Design On the Road

By Annette M. Callari, Allied ASID; CMG

Design on the Road - floortalk.wfca.orgI am on the road again–this time traveling on the East Coast to Rochester, New York. A cousin of mine just opened a new upscale wine bar in Rochester and invited me to come see it while I was in town. Of course, I said yes, wanting to see how the interiors turned out. I was praying it would be a good design, because as a professional designer, I cannot lie. I might be courteously quiet, but I cannot lie about design. Here’s the good news. I didn’t have to be conspicuously quiet because it was very well done. Let me share some of the elements with you and tell you why they worked.


This beautiful building was originally purposed as a bank, dating back to the early 1920’s. The exterior had beautiful Palladian (arched) windows, set into the original red-brick façade. Cousin Louie settled on turning the interior into an elegant Art Deco space. Art Deco was high-fashion for interiors of the 1920’s through the 1930’s, so a great choice!


If you can’t make the interior look authentic to the period of design you’ve chosen, hire a professional to help. Especially if you are investing heavily in transforming a space (whether residential or retail), authenticity is important. Art Deco was a glamorous design mode. Lavish fabrics, with elaborate trims were important. Our subject wine bar (called “Brass”) brought this element to life with floor to ceiling midnight-blue velvet draperies trimmed with custom fringe. The panels were tied back to give a cozy feel to the interior and let in lamplight from the East Avenue street lamps outside.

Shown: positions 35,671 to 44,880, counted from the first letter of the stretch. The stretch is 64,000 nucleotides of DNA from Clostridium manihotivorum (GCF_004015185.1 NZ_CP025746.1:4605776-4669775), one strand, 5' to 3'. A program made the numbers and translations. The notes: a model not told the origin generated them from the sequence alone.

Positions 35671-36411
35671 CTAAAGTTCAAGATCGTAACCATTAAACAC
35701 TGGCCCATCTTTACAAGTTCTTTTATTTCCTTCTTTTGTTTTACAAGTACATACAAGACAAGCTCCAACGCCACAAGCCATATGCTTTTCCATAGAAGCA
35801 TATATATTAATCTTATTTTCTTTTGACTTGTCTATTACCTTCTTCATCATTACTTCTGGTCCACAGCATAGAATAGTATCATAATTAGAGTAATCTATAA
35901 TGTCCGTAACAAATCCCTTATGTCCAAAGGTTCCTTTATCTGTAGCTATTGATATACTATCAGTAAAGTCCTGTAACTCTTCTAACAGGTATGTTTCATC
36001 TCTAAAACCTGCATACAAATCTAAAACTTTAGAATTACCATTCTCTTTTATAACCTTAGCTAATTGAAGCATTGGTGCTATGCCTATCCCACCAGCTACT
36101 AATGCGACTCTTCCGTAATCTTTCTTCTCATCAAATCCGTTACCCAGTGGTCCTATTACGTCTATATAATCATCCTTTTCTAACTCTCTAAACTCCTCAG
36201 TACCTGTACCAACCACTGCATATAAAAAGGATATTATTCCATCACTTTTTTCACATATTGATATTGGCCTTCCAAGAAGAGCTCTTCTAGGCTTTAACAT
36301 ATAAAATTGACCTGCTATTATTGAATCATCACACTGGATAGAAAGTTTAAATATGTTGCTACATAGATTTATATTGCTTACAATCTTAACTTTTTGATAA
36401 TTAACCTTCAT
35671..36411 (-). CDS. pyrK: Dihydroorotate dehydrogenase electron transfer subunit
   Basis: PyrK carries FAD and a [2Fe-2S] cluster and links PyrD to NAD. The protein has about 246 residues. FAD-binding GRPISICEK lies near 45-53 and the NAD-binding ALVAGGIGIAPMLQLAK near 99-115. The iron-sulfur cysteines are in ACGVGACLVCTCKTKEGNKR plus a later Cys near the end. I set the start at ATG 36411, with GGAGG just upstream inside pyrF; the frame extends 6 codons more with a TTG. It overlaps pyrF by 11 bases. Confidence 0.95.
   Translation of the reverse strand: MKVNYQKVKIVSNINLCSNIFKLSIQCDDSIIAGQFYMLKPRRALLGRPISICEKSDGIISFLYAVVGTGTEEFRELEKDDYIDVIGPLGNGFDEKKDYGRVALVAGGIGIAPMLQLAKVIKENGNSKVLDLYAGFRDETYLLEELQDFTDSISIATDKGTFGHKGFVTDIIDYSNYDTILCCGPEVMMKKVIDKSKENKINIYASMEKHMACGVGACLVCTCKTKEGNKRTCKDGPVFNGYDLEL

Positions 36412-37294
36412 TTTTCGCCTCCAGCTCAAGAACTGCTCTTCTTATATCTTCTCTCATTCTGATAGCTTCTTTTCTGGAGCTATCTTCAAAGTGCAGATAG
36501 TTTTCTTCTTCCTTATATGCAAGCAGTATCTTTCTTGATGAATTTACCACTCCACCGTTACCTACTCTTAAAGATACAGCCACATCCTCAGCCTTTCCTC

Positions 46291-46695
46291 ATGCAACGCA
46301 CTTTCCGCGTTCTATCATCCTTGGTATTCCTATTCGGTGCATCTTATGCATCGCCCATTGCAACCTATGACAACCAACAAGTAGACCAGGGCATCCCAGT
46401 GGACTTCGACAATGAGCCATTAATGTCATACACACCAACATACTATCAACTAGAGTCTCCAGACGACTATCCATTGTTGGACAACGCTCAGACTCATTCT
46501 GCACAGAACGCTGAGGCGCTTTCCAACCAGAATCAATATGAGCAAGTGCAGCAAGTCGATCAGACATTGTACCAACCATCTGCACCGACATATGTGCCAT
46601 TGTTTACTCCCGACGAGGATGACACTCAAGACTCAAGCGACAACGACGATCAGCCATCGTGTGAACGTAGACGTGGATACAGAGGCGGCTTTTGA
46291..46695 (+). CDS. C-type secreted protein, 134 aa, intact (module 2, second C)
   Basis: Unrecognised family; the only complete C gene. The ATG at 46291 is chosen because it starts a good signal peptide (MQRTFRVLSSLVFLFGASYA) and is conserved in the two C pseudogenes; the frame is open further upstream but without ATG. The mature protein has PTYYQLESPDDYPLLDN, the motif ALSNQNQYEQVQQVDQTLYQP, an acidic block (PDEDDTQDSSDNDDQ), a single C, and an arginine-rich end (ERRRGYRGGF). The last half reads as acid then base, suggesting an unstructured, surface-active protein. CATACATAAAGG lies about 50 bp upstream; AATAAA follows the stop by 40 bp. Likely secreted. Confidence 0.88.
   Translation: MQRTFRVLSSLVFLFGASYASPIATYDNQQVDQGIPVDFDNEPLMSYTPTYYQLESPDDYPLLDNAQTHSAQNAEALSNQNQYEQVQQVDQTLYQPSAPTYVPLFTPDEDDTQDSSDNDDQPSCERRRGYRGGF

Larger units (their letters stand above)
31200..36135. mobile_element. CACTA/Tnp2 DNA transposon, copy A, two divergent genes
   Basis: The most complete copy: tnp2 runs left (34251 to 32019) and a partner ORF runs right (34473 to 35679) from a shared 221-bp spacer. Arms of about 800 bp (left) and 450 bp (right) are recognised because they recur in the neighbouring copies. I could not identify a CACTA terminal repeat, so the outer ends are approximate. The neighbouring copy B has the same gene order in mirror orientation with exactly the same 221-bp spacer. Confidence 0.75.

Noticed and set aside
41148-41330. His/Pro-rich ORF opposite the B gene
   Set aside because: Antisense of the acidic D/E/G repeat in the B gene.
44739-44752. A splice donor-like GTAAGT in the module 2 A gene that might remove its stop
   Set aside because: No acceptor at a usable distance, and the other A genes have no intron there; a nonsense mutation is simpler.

Also a trademark of the era, bold geometric patterns helped defined Art Deco. The broadloom carpet chosen for the space was gray, blue and black in a large grid pattern. It looked like carpet tiles, but I was assured it was commercial grade broadloom, specifically chosen for this design. Not every family member approved of the bold zigzag upholstery paired with black leather for the booth seating, but this was a “home run” choice. Again true to the Deco era, a bit of shock value was always a good thing. The colors reflected what was in the carpet, but on a much bolder scale. Nice!


As you might guess, the lighting for a wine bar (craft beers and cocktails too of course) would be especially important. The lighting system was complex, adjustable by multiple switches. Several levels of lighting were all on dimmer switches to allow for mood lighting. Add to the ambient lighting this special touch: electric blue LED rope lighting highlighted the interior architecture. Picture each of the grand arched windows outlined with recessed blue lights. It draws you in and creates a luxurious blueaura at the same time. From the outside, you are drawn to the building as it appears to have an inviting glow. Color and lighting are powerful! Use it to your best advantage as you redesign your own setting. By the way, this lighting system was programmed to be multi-chromatic. Color can be changed to suit the occasion.


More than I can say, accessories can transform a space. I already mentioned the eight high-arched windows in this space. EACH was complemented with a low table (sill height) with an art-deco shaded lamp on each table. The result was amazing. Homey, warm, yet elegant was the goal and it was accomplished. One signature of the Art Deco style was use of decorative mirrors. Needless to say, the classical style mahogany bar was bejeweled with beautiful etched and beveled mirrors the entire length of the bar. Reflecting the soft glow of the blue lights around the windows was an added advantage. A stunning touch: the entire ceiling was clad in beveled mirrored tiles.